Posts Tagged ‘risk factors’

March is Colorectal Cancer Awareness Month

close up potrait of Asian senior couple on bright green background

According to the Centers for Disease Control and Prevention, colorectal cancer is the second leading cause of cancer deaths in the U.S among cancers that affect both sexes. Early detection and better treatments have lead to better outcomes for many colorectal cancer patients. A healthy lifestyle—eating lots of fruits & vegetables and limiting red and processed meats, exercising and maintaining a healthy BMI, not smoking—can reduce your risk for the disease. Certain risk factors exist that are out of your control, such as family history of the disease and having Crohn’s or another inflammatory bowel disease, can also increase your risk. It is recommended that most adults get screened for this type of cancer starting at age 50, but it’s important to discuss your risk factors with your doctor to determine the right age and screening regimen for you. For more information on colorectal cancer, read the CDC’s Screen for Life informational sheet.

Some people avoid getting screened because they don’t like the idea of getting a colonoscopy, but there are other testing options available that you can discuss with your doctor. Early detection can save lives, so if you’re over age 50 don’t put off your screening any longer!

November is American Diabetes Month

Diabetes concept with insulin, syringe, vials, pills, and stethoscope.

Diabetes affects nearly 10% of the American population, and according to the American Diabetes Association, 1.4 million new cases are diagnosed each year. The outlook is even more grim for seniors, with over 25% of those age 65+ suffering from the disease. Risk factors include being overweight, an unhealthy diet, smoking, and a sedentary lifestyle. The American Diabetes Association’s My Health Advisor tool is a great way to assess your risk for this disease.

A key issue for diabetics is the ability to get affordable insulin. A study in the Journal of the American Medical Association found that insulin costs have almost tripled since 2002. These rising costs may lead to “insulin rationing,” a dangerous practice that can have life-threatening complications. If you or a loved one suffers from diabetes, consider signing this petition to help keep insulin affordable.

Small lifestyle changes can reduce your risk of getting diabetes. Eating more fruits and vegetables, exercising more, quitting smoking, and losing weight are all things that you can do to prevent diabetes and many other chronic health problems.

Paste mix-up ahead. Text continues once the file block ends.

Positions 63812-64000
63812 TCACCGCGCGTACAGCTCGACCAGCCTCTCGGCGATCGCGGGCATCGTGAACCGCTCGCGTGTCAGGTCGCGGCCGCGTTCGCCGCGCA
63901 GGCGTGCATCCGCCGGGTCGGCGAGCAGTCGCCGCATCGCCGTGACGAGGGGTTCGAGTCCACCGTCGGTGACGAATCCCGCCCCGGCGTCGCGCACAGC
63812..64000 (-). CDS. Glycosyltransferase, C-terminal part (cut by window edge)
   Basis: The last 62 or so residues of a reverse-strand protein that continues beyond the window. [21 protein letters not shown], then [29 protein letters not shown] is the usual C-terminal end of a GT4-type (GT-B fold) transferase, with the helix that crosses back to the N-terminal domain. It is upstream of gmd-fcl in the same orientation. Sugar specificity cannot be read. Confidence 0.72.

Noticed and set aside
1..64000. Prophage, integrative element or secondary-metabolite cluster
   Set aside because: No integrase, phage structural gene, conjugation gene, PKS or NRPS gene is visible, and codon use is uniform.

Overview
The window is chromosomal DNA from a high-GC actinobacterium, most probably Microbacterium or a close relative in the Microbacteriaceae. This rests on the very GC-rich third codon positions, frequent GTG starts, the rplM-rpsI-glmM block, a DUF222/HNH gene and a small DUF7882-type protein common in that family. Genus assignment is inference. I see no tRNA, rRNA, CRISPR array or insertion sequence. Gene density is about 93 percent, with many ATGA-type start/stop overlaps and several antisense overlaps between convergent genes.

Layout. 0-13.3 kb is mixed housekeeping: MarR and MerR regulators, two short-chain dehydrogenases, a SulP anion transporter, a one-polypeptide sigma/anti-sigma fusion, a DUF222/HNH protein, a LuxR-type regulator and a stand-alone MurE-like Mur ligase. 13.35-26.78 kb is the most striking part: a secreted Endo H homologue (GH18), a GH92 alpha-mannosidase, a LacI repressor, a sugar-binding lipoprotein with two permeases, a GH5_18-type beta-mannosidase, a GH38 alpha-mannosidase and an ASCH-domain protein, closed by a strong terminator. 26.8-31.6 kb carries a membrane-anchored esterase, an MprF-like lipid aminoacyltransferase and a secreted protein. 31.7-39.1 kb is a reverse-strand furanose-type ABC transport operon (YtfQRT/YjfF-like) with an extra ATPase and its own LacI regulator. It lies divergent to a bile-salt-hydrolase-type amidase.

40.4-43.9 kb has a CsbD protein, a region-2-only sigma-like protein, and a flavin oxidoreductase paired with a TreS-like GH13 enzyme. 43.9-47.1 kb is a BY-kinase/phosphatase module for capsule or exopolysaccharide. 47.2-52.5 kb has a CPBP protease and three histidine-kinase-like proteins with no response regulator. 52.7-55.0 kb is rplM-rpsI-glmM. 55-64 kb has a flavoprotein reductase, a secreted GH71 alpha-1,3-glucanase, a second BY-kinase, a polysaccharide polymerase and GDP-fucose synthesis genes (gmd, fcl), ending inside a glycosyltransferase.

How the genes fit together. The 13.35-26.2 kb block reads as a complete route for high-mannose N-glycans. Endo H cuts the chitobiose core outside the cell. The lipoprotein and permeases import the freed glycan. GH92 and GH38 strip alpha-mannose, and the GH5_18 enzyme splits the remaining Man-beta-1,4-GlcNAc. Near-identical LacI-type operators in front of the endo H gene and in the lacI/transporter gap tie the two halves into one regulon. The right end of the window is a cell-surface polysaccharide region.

For more information on diabetes and prevention, visit the American Diabetes Association’s website.

How Much Do You Know About Breast Cancer?

October is Breast Cancer Awareness Month. So we’re asking, how much do you know about breast cancer? What is your risk for the disease? Take this quiz from the American Cancer Society to find out how much you know about breast cancer.

According to the American Cancer Society, breast cancer is the second most prevalent cancer among U.S. woman and 12% of women will develop this disease during their lifetime. There are many lifestyle factors that influence your risk, but the good news is that these are within your control. Maintaining a healthy weight, staying physically active, not smoking, drinking only moderately—these are all steps you can take to help reduce your risk. Visit the American Cancer Society’s website to learn more about breast cancer risk factors.

Colorectal Cancer: Know Your Risk

A happy senior African American man and woman couple in their sixties outside together smiling.

According to the Center for Disease Control and Prevention, colorectal cancer is the second leading cause of cancer deaths in the U.S. There are often no symptoms until the disease has progressed. Symptoms can include stomach pain or cramps that don’t go away, weight loss or blood in your stool. Colorectal cancer can be cured if it is caught and treated early. For the general population, it is recommendation you get screened starting at age 50. There are several different screening options, so talk to your doctor about which ones and what schedule is right for you. Many people put off their screening because they don’t want a colonoscopy, but there are other, less invasive tests that may be an option. Your doctor can discuss which screenings are best for you given your risk factors. If you have a family history of the disease, your doctor may suggest you get screened earlier than 50 years of age. You can lower your risk by eating a high fiber diet with lots of fruits and veggies, maintaining a healthy weight, exercising and limiting tobacco and alcohol use.

For more information on colorectal cancer, visit the Centers for Disease Control and Prevention’s website.

March Newsletter: Season of Change

新鮮な野菜と果物

Our March newsletter is full of great information–everything from colon cancer awareness to a discussion on spring cleaning in both the literal and figurative sense to local events around Charleston and shopping the season’s freshest produce. Click here to read our March newsletter.

Gene Variant Increases Women’s Risk of Alzheimer’s

This finding could help scientists better understand how the disease works. Women are much more likely to develop Alzheimer’s disease, and those with the ApoE4 gene variant have double the risk. Scientists aren’t sure why women are more likely to develop this disease than men. For more information on these findings, read Healthday.gov’s article Gene Variant May Double Alzheimer’s Risk for Women: Study.

February is American Heart Month

med heart

Do you know the signs of a heart attack or stroke? What are your risk factors for heart disease? Find out the answers to these questions and more on the American Heart Association’s website. Learn how to be heart smart today!